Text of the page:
Whether or not you back up, your odds of data loss are the same. You can lose it to something as simple as an empty recycle bin action or a hardware failure destroying it in flight or on the storage medium itself.

 

One day I powered on my system that was working fine the night before, but after trying to boot nothing powered on. I pulled the SSDs out and found not only did my motherboard just die in my sleep, it took out one of my 2TB SSDs that had thousands of memories stored on it. Fortunately, I have a end of day backup that I perform before shutting down, but it would have been horrible losing everything. As well, if you start sorting and organizing everything, you can end up accidentally deleting things you didn’t mean to. You accidentally open a rogue website and get a crytpto-virus. Natural disasters. Random software glitches. Power outages. Want more examples? 

 

There’s no reason not to have a backup. It takes just minutes to seconds to backup to backup with something like free file sync and backup drives are very cheap. 


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Posted · Original PosterOP
1 minute ago, SSD Sean said:

You can lose data due to so many things. The odds vary on too many factors for any random poll result to have any true value towards what you are looking for.  

 

So, you said it yourself that you do in fact backup. It may not be intentional, but you still have a back up, do you not?

 

Whether or not you back up, your odds of data loss are the same. You can lose it to something as simple as an empty recycle bin action or a hardware failure destroying it in flight or on the storage medium itself.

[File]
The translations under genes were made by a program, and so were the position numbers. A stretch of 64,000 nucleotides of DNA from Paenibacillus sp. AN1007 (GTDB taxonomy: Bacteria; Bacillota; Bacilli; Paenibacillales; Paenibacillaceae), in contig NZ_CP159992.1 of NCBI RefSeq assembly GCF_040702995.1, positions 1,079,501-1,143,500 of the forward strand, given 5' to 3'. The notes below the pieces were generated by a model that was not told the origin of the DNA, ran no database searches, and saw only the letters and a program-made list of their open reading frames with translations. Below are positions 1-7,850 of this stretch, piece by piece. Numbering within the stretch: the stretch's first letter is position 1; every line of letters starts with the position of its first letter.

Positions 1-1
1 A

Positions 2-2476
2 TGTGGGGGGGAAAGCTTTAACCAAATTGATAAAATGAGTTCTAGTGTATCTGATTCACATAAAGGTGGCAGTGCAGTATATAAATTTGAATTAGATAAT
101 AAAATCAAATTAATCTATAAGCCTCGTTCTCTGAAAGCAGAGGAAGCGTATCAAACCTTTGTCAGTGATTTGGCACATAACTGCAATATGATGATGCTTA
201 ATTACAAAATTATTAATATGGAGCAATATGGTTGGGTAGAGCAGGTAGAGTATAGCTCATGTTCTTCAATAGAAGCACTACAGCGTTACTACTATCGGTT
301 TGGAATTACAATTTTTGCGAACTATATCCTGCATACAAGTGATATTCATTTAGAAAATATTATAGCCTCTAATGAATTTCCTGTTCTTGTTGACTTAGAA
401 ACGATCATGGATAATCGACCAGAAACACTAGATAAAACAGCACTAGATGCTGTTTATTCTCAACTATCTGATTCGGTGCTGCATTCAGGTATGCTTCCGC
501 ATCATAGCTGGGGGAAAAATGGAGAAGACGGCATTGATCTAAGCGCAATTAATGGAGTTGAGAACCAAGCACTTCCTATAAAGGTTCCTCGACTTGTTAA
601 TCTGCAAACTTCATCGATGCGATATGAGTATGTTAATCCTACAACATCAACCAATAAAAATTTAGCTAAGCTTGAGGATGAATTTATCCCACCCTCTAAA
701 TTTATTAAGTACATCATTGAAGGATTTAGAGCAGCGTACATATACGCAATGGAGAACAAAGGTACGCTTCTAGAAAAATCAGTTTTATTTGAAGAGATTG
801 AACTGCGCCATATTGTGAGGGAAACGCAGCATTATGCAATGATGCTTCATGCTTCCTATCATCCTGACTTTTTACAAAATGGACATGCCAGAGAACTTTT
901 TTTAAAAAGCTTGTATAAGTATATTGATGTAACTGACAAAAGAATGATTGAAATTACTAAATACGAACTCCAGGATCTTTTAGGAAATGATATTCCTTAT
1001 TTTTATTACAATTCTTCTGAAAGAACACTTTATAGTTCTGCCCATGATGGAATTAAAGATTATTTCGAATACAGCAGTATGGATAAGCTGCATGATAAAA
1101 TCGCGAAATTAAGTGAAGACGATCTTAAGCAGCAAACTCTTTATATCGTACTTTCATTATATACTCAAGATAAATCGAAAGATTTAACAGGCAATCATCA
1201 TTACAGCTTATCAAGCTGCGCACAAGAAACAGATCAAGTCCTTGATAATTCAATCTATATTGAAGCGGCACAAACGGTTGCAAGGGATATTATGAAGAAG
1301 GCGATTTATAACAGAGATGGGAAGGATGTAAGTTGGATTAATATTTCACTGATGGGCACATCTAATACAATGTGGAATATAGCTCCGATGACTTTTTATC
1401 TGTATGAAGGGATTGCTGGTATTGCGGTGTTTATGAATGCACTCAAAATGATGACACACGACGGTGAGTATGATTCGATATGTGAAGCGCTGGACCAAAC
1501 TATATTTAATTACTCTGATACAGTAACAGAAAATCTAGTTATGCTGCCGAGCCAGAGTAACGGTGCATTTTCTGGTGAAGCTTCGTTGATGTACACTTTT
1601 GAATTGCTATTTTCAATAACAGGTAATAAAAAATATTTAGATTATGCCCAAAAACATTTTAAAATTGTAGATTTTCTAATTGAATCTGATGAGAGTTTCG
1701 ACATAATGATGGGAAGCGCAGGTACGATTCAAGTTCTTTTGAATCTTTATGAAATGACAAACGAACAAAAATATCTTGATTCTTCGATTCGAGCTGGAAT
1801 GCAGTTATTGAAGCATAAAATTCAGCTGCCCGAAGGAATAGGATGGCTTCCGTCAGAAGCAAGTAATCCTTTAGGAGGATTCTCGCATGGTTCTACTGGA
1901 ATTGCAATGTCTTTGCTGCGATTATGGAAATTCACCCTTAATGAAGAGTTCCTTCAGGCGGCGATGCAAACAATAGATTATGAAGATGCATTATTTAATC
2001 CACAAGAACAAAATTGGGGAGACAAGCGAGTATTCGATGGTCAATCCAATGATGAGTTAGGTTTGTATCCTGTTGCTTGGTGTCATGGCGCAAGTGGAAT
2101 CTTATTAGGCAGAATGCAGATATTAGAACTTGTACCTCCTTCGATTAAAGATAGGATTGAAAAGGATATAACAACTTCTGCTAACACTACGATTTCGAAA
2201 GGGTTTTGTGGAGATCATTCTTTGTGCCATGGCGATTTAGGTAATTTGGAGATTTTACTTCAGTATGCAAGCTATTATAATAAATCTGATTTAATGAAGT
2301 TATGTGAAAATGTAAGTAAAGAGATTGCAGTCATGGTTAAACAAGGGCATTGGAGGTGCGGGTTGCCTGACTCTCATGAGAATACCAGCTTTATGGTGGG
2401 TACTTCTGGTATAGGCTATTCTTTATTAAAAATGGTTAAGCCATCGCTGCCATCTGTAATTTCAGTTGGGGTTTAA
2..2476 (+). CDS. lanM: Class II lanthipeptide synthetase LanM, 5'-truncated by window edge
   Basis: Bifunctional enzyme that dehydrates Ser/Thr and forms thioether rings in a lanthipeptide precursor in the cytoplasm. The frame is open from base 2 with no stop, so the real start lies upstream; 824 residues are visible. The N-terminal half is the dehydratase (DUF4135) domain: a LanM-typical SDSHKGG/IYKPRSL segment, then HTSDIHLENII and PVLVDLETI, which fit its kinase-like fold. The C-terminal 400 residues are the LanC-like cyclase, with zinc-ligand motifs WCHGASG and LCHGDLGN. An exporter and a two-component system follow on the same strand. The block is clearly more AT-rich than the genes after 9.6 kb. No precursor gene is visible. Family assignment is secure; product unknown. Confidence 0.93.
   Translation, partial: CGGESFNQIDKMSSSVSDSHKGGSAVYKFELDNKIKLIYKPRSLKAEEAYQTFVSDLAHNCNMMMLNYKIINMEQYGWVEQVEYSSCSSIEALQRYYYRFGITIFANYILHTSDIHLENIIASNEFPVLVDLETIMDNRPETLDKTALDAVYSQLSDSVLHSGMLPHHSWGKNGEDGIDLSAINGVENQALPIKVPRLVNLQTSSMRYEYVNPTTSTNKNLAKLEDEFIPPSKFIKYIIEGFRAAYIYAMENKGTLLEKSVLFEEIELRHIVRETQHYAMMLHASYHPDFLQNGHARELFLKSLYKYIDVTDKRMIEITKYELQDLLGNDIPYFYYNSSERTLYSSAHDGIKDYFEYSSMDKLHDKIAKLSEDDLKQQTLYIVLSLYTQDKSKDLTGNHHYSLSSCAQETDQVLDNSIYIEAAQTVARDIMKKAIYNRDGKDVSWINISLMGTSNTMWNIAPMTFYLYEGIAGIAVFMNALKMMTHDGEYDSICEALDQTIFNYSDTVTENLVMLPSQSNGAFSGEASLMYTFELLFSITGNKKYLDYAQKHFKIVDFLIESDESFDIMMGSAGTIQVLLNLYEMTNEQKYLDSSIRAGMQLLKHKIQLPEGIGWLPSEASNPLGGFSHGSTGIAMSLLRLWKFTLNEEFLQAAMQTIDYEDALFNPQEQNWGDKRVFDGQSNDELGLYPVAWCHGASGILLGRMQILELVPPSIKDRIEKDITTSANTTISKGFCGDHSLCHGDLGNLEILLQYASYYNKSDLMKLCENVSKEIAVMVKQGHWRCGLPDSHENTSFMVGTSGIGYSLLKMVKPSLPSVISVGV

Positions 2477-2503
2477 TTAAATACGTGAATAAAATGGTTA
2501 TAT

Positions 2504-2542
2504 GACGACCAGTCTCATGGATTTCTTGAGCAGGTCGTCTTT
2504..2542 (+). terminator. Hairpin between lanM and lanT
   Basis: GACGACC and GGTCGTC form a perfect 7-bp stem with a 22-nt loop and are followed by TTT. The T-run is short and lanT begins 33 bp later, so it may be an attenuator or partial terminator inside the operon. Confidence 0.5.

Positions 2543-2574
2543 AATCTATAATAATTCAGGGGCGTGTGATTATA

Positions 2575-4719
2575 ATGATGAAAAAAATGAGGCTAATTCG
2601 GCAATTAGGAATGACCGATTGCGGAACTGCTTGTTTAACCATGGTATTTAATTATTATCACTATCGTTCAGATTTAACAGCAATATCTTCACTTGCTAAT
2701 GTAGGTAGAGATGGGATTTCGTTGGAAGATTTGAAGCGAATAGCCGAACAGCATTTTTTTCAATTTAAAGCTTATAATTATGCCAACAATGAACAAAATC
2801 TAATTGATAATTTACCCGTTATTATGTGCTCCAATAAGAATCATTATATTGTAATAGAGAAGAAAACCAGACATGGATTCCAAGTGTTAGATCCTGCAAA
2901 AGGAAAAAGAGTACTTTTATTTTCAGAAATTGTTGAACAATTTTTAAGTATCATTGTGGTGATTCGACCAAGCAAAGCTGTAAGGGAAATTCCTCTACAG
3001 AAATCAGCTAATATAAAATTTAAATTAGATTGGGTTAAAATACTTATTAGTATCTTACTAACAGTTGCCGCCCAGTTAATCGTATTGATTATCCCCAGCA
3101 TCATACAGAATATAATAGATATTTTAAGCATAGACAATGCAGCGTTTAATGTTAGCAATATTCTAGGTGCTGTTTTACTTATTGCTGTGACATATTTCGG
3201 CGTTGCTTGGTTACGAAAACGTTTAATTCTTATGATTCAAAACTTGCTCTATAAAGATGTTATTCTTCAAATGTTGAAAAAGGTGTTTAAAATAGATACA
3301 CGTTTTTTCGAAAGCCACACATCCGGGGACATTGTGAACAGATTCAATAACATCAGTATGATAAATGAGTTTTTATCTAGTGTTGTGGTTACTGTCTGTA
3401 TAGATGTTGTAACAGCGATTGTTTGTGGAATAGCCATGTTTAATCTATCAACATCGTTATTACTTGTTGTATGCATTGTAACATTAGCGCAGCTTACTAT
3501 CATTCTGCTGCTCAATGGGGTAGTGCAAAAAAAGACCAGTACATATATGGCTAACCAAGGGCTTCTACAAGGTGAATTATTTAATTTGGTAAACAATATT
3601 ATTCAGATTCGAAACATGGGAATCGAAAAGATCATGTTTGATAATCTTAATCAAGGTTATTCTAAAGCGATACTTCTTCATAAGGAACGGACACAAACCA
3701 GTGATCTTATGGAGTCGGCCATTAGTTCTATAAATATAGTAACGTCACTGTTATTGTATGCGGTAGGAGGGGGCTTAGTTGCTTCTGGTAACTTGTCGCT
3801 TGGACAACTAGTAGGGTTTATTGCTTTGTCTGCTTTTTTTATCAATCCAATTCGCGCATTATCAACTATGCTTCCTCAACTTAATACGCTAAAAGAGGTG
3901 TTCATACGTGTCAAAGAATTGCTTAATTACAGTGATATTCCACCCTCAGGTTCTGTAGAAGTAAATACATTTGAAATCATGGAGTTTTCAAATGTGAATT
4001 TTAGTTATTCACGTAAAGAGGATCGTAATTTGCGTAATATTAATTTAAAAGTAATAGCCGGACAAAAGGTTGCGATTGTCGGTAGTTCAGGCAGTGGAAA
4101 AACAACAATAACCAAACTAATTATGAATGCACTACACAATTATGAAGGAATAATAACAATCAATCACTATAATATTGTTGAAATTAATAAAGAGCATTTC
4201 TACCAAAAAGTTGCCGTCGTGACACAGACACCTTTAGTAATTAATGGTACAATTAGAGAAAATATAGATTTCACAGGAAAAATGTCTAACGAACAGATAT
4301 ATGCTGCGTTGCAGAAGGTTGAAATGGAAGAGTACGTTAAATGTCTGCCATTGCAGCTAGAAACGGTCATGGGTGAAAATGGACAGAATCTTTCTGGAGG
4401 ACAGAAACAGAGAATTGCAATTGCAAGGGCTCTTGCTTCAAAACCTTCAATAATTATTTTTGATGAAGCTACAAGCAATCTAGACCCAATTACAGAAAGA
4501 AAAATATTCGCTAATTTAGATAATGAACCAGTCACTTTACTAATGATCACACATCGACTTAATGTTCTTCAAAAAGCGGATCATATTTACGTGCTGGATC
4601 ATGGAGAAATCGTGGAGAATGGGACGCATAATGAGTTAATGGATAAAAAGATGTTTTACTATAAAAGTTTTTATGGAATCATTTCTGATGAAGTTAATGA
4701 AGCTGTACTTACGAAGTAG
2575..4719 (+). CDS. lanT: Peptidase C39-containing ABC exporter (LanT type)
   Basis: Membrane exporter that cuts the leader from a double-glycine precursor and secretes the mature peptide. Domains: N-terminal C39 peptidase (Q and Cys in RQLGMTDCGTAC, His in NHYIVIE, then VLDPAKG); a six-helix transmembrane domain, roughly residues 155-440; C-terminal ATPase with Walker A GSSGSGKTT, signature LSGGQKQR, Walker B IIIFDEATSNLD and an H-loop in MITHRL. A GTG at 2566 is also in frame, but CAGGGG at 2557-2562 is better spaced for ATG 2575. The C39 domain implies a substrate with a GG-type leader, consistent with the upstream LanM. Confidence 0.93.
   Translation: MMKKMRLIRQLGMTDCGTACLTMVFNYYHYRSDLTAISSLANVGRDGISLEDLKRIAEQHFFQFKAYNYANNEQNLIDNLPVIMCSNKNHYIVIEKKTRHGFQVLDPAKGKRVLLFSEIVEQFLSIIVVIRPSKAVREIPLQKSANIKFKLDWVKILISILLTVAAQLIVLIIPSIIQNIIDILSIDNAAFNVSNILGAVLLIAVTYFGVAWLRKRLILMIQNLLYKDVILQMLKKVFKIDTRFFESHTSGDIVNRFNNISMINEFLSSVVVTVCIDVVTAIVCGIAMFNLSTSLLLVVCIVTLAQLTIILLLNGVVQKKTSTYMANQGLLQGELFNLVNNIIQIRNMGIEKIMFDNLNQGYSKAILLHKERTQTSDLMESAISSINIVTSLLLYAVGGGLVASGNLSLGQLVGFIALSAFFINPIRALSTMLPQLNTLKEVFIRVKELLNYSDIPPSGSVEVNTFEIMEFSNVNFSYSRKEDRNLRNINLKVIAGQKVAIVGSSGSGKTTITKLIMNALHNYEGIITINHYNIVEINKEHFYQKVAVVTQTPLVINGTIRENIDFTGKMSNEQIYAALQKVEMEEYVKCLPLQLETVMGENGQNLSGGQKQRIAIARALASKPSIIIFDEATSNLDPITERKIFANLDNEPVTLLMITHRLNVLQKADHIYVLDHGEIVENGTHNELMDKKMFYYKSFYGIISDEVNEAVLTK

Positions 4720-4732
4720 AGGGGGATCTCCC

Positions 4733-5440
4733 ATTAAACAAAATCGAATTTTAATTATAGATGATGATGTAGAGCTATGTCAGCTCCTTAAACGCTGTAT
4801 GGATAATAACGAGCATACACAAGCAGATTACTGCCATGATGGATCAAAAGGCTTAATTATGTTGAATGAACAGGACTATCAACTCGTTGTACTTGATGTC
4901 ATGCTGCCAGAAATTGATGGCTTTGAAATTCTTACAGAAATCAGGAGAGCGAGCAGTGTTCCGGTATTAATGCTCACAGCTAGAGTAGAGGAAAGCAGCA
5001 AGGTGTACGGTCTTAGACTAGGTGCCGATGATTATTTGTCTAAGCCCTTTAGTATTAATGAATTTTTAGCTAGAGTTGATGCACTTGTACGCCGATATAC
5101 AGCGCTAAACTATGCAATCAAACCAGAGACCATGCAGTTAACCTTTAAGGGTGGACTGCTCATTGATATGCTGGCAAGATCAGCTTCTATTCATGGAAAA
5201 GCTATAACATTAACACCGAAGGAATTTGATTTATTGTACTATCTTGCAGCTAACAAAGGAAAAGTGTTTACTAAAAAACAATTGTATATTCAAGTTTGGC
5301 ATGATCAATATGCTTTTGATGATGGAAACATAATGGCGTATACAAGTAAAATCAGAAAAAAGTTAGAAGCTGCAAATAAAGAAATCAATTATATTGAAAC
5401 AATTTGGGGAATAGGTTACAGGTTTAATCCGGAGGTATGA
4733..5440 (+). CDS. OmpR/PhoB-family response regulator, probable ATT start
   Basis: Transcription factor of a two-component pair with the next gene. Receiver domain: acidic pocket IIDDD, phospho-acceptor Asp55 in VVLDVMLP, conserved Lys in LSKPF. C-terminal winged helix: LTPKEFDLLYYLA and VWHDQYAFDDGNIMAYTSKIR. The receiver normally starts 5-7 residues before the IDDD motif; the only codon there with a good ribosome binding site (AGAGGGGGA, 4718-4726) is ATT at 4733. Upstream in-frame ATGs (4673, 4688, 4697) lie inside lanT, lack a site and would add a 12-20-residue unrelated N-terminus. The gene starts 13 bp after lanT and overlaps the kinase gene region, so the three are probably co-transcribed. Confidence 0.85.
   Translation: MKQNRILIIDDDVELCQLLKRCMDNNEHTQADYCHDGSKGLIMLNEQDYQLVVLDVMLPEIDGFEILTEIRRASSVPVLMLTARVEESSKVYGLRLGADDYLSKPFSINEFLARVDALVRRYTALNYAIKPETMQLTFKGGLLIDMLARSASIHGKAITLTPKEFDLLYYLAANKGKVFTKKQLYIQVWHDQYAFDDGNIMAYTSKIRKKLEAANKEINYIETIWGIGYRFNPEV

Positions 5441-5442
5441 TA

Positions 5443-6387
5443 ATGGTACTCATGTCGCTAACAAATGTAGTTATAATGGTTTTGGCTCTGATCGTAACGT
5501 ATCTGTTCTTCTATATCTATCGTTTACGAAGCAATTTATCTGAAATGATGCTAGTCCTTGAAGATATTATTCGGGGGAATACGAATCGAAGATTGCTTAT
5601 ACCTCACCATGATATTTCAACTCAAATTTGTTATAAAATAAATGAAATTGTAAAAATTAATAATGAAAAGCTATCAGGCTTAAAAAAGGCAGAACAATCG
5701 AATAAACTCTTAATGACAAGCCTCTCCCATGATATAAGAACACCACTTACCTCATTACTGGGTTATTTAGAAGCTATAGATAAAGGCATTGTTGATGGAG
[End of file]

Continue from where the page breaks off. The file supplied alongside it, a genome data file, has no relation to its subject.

One day I powered on my system that was working fine the night before, but after trying to boot nothing powered on. I pulled the SSDs out and found not only did my motherboard just die in my sleep, it took out one of my 2TB SSDs that had thousands of memories stored on it. Fortunately, I have a end of day backup that I perform before shutting down, but it would have been horrible losing everything. As well, if you start sorting and organizing everything, you can end up accidentally deleting things you didn’t mean to. You accidentally open a rogue website and get a crytpto-virus. Natural disasters. Random software glitches. Power outages. Want more examples? 

I do a backup of some sorts but again, it was never my goal. And what's great about it is that the files you often unintentionally back up happen to be the most important of your files anyway, such as putting some files you need to have access to a lot and from a lot of places going into the cloud. I am also a photographer, so after each shoot I got plenty of photos that need transferring over to my PC for long-term storage and editing, as it's not really practical to have to dig up some SD card whenever you want to look at a photo; same with videos after recording something to the channel. However since the SD cards I do use are rather big, I can allow myself to keep the original files on the card, so instead of moving all the new files, I copy them over, as I have a lot of uses for the files to still be on the SD card and on my camera.

 

And again, it's not just about naming examples or how many different things can happen, it's comes down to the question of how likely are those things really?


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25 minutes ago, avrona said: